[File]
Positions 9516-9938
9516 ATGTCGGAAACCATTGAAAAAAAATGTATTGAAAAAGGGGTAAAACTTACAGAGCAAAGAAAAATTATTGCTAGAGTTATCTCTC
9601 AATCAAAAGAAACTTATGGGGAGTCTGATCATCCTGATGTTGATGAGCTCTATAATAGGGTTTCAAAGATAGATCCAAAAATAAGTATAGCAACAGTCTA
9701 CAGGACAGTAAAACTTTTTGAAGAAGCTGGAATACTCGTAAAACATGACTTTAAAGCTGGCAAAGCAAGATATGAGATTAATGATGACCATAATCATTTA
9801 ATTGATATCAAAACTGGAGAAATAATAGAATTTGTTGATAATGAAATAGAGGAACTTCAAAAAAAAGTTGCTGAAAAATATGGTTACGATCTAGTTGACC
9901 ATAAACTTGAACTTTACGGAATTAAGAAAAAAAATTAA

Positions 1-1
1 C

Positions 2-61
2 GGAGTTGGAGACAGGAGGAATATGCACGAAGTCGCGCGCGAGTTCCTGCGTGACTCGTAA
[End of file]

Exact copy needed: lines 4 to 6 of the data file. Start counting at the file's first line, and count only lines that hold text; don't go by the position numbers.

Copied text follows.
9701 CAGGACAGTAAAACTTTTTGAAGAAGCTGGAATACTCGTAAAACATGACTTTAAAGCTGGCAAAGCAAGATATGAGATTAATGATGACCATAATCATTTA
9801 ATTGATATCAAAACTGGAGAAATAATAGAATTTGTTGATAATGAAATAGAGGAACTTCAAAAAAAAGTTGCTGAAAAATATGGTTACGATCTAGTTGACC
9901 ATAAACTTGAACTTTACGGAATTAAGAAAAAAAATTAA